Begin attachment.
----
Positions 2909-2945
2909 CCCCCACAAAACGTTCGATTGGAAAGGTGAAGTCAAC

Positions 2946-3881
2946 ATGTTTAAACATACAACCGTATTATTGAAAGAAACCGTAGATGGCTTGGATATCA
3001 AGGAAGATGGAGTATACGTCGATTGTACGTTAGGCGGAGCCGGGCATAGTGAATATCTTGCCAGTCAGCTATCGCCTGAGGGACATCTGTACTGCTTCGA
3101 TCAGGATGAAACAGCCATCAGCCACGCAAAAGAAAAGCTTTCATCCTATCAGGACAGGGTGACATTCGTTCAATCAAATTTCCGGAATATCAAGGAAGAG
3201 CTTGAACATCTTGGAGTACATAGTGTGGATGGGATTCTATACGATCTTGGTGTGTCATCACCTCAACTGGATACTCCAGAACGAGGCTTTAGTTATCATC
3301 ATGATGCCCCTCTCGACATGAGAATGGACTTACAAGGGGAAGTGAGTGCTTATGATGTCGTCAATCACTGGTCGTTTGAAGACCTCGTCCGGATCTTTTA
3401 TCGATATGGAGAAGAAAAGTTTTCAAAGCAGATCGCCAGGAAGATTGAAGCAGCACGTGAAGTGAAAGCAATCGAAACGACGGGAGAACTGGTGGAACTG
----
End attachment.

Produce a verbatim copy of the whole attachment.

Positions 2909-2945
2909 CCCCCACAAAACGTTCGATTGGAAAGGTGAAGTCAAC

Positions 2946-3881
2946 ATGTTTAAACATACAACCGTATTATTGAAAGAAACCGTAGATGGCTTGGATATCA
3001 AGGAAGATGGAGTATACGTCGATTGTACGTTAGGCGGAGCCGGGCATAGTGAATATCTTGCCAGTCAGCTATCGCCTGAGGGACATCTGTACTGCTTCGA
3101 TCAGGATGAAACAGCCATCAGCCACGCAAAAGAAAAGCTTTCATCCTATCAGGACAGGGTGACATTCGTTCAATCAAATTTCCGGAATATCAAGGAAGAG
3201 CTTGAACATCTTGGAGTACATAGTGTGGATGGGATTCTATACGATCTTGGTGTGTCATCACCTCAACTGGATACTCCAGAACGAGGCTTTAGTTATCATC
3301 ATGATGCCCCTCTCGACATGAGAATGGACTTACAAGGGGAAGTGAGTGCTTATGATGTCGTCAATCACTGGTCGTTTGAAGACCTCGTCCGGATCTTTTA
3401 TCGATATGGAGAAGAAAAGTTTTCAAAGCAGATCGCCAGGAAGATTGAAGCAGCACGTGAAGTGAAAGCAATCGAAACGACGGGAGAACTGGTGGAACTG